Star Phoenix – Doug Cuthand
The Trump presidency and the United States’ First Nations are on a collision course brought about purely by Trump’s racism and hatred of anyone who gets in his way.
After Trump took power, the White House website was changed and its Native American page was taken down. The pages for civil rights, people with disabilities and climate change also disappeared. In their place was a biography of Melania Trump.
Earlier, Obama renamed Mount McKinley in Alaska to Mount Denali, which is the Native American name for the mountain. This incensed Trump, who vowed that when he became president he would return the name Mount McKinley to the country’s highest mountain. This is a small matter, but it illustrates Trump’s temperament and micromanagement approach.
The Trump government is quickly proving that it’s no fan of Native Americans, and Trump’s negative relations with Native Americans goes way back.
In the 1990s, when Native American casinos were expanding, they began to cut into his gambling profits. He began a fake news campaign that Native American casinos were run by the mafia and career criminals. He even stated that some tribes were faking their ancestry.
Meanwhile, Trump tried to strike a management deal with the Agua Caliente Band in Palm Springs; they turned him down, further inflaming his bruised ego.
In 2000, the St Regis Mohawk tribe at Akwesasne planned a casino, and a series of ads came out in local newspapers with pictures of hypodermic needles and lines of coke. The caption read, “Are these the kind of neighbours you want?” The ads were sponsored by an organization called the New York State Institute for Law and Society. As it turned out, Donald Trump was the principal funder.
The repeal of the Affordable Care Act, also called ObamaCare, will have a serious effect on Native American tribes. When the act was passed it included the Indian Health Care Act and a funding stream was established to fund Indian health care. Since ObamaCare is about to be repealed, no allowance has been made for Native American health care.
Like Canada, health care is promised in many of the treaties in the United States, but their implementation is spotty.
This brings us to the Dakota Access Pipeline, which has been under attack by the Standing Rock Sioux Nation. President Obama refused to grant a licence to tunnel under the river, instead calling upon the Army Corps of Engineers to find an alternate route. The Republican state governor, along with the Republican representatives, were all in favour of pushing ahead. North Dakota state Senator John Hoven (Republican) has been elected chairman of the Senate Committee on Indian Affairs. Hoven has been an outspoken opponent of the action taken by the Standing Rock tribe.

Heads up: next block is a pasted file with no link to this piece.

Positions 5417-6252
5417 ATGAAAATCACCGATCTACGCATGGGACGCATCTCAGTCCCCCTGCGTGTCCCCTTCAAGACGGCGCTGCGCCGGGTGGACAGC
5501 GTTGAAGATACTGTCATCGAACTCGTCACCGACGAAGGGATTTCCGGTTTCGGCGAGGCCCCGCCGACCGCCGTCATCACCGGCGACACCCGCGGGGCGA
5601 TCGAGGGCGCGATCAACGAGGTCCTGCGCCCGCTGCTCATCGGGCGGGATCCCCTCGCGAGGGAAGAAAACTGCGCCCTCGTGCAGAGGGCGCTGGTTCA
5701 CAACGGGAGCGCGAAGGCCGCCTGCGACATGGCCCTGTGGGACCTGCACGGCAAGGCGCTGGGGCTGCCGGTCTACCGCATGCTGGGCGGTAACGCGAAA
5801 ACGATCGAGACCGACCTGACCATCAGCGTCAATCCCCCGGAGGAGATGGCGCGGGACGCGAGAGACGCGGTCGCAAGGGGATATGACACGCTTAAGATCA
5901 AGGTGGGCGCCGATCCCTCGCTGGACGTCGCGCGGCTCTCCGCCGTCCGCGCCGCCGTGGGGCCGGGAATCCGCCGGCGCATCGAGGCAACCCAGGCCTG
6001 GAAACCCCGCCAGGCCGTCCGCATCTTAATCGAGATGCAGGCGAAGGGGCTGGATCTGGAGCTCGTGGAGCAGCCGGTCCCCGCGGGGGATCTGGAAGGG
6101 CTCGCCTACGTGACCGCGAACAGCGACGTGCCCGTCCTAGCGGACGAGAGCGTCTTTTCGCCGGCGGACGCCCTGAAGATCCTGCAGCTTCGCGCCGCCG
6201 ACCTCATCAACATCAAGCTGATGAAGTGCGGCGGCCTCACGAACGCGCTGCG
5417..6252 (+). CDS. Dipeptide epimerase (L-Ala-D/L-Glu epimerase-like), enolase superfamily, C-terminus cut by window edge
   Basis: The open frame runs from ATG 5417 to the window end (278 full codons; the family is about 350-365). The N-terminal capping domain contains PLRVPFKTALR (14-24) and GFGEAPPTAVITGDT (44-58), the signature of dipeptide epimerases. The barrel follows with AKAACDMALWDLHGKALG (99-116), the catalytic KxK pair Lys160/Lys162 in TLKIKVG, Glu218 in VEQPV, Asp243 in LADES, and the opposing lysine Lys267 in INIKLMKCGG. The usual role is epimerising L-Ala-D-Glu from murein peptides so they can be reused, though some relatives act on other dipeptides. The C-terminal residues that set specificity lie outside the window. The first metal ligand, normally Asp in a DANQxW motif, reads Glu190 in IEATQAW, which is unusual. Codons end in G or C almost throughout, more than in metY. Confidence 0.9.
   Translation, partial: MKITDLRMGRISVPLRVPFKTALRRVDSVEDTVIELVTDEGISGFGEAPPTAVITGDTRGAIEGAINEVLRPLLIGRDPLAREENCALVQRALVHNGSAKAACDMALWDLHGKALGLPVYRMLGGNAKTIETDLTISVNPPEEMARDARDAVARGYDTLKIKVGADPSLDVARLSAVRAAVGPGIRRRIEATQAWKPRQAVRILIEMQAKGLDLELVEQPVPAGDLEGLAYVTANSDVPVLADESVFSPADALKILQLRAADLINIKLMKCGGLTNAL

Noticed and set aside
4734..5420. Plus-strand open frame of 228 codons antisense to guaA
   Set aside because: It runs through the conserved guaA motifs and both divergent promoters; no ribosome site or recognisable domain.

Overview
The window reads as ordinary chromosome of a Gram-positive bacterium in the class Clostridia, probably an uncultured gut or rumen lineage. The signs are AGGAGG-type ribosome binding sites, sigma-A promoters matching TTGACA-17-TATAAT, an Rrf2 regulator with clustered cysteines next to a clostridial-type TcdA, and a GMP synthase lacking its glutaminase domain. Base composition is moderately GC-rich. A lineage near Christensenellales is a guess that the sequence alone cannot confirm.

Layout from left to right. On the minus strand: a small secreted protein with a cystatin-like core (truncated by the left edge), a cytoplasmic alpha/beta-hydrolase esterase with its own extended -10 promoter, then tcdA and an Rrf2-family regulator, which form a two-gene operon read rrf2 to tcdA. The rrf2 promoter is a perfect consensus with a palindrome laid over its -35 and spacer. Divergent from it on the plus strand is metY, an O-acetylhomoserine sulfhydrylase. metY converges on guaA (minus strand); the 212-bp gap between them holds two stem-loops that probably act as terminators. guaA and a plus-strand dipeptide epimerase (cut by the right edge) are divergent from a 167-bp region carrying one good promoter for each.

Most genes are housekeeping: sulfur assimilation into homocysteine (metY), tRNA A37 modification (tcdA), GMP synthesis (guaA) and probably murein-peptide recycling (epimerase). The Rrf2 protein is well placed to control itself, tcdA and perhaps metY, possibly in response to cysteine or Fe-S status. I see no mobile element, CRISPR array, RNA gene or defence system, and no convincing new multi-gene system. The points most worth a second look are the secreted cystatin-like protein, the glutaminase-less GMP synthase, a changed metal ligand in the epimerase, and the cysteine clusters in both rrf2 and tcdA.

Standing Rock faces a perfect storm of law makers from the president on down who have no qualms about crushing opposition to the pipeline.
Trump signed a presidential memorandum calling for the re-authorization of the Dakota Access Pipeline in spite of the fact that the Army Corps of Engineers had denied Energy Transfer Partners, the pipeline owner, an easement to tunnel under the Missouri River at Standing Rock. The Army Corps is currently studying alternate routes for the pipeline.
The question is, can the environmental process be rescinded by a presidential memorandum?
The Dakota Access Pipeline has become the line in the sand where America’s next Indian war will be fought; the new battlefield will be the courtroom. The Standing Rock tribe has stated that they will take the government to court and tie them up for years.
The tribe can move forward on three fronts: first, they have the moral authority to protect their land and water; second, they have the legal authority based on their treaties; third, they have the political authority based on a nation to nation relationship with the United States, and unilateral action by one party cannot be allowed.
It’s becoming obvious that Trump has little regard or knowledge of process and the role of government. Governments are not there to be run like a corporation, but have checks and balances and due process. It’s a lesson the Standing Rock Sioux Nation is about to teach him.